Kadıköy is one of the largest Istanbul districts with a population of over 450000 people and a surface area of 25 km2. It has the characteristics of the cultural center of the Asian side with numerous pubs, bookshops, cinemas and landmarks in it. Thanks to many different transportation options such as ferry, metro, bus and train, this district becomes a cosmopolitan attraction center. Kadıköy, the pearl of the Asian side, also has a history worth telling.
According to the knowledge obtained from the archaeological excavations, Kadıköy was first used as a settlement in the Chalcolithic period (the Copper Age). The first name of the district, Kalkedon, is associated with the word which means copper in Ancient Greek due to the copper mines around this settlement. According to a legend, the Byzantines were very impressed by the region's beauty where they settled on the opposite side of Kadıköy. So, they said that the residents of Kalkedon must have been blind not to see the value of the opposite land which is known as Golden Horn nowadays. That is why the Kadıköy region had been known as the city of the blind for a long time. Considering the beauty of Kadıköy, it is open to debate who actually is blind.
After hosting different nations from Persians to Romans for many years, Kadıköy has been ruled by the Ottoman Empire starting from the 14th century. The district's current name means ‘the village of the judge’ and it comes from the fact that its administration has been given to a judge after the conquest of Istanbul. In the 18th century, Kadıköy's significance for Istanbul increased considerably due to the wide meadows such as Haydarpaşa and Moda it had at that time. The district, where mainly Turks, Greeks and Armenians live all together, turned into a place frequently visited by people from other parts of Istanbul. Wealthy families of Istanbul built mansions to spend summers in the Kadıköy region. Furthermore, the magnificent Haydarpaşa train station, one of the district's symbolic structures, was built in 1908. As a fun fact, the world-famous Turkish painter Osman Hamdi Bey, which you can remember from his famous painting The Tortoise Trainer, is one of the people who served as the mayor of Kadıköy.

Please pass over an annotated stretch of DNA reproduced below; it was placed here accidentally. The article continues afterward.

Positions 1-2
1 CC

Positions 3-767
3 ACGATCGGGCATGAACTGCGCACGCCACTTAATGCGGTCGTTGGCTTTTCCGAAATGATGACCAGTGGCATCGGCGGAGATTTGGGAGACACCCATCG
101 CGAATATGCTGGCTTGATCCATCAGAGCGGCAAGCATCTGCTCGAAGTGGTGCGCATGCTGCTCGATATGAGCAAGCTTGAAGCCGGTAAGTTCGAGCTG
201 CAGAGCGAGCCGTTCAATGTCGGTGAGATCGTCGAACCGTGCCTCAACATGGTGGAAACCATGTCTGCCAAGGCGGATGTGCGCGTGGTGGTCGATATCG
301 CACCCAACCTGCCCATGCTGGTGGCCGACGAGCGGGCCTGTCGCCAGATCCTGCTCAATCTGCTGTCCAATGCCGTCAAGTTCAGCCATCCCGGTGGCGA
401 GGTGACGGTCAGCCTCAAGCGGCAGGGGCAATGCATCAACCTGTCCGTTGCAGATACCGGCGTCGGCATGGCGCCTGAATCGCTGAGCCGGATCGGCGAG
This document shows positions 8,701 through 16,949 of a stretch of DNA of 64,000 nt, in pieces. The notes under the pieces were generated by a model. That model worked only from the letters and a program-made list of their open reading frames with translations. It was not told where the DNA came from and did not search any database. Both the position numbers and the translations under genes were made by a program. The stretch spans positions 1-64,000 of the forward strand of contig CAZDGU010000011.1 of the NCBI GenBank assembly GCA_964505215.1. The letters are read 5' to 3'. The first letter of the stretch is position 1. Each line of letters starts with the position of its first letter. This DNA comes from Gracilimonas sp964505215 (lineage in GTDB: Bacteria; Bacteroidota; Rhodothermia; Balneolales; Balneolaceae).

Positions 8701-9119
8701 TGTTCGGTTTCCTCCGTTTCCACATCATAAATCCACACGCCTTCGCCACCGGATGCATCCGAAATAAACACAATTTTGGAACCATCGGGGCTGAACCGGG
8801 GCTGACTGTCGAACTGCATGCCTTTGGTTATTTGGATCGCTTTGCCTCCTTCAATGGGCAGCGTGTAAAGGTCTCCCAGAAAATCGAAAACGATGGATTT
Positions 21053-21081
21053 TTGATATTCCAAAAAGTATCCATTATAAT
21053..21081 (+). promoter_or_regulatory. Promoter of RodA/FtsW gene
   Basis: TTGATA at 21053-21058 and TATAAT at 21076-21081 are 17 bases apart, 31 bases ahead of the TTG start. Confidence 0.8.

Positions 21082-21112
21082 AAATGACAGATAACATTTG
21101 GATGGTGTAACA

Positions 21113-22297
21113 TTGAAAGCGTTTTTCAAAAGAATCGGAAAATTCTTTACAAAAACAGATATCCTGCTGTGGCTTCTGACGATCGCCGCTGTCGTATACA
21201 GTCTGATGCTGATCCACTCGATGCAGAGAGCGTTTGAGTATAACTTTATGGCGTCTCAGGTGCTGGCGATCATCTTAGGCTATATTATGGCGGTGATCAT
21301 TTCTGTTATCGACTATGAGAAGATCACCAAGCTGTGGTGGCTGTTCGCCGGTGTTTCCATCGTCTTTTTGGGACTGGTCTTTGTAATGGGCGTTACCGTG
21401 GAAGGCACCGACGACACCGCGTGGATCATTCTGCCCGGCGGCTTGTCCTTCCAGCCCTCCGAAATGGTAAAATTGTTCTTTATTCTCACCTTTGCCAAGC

After the proclamation of the Republic of Turkey, Kadıköy was separated from Üsküdar at the end of the 1920s and became a district. The settlement structure in Kadıköy, which was dominated by private houses with gardens until the 1960s, has changed since those years. With the increase in population density, Kadıköy began to transform into its current form. The district became a metropolitan city center as the retail and service sectors begin to operate there.
Kadıköy has everything: a magnificent Bosphorus view, shops where you can find anything you are looking for from ethnic clothes to comic books, a vibrant nightlife, peaceful walking paths and parks located on the seaside... Today, it continues to shine like a pearl as one of the most valuable districts on the Asian side.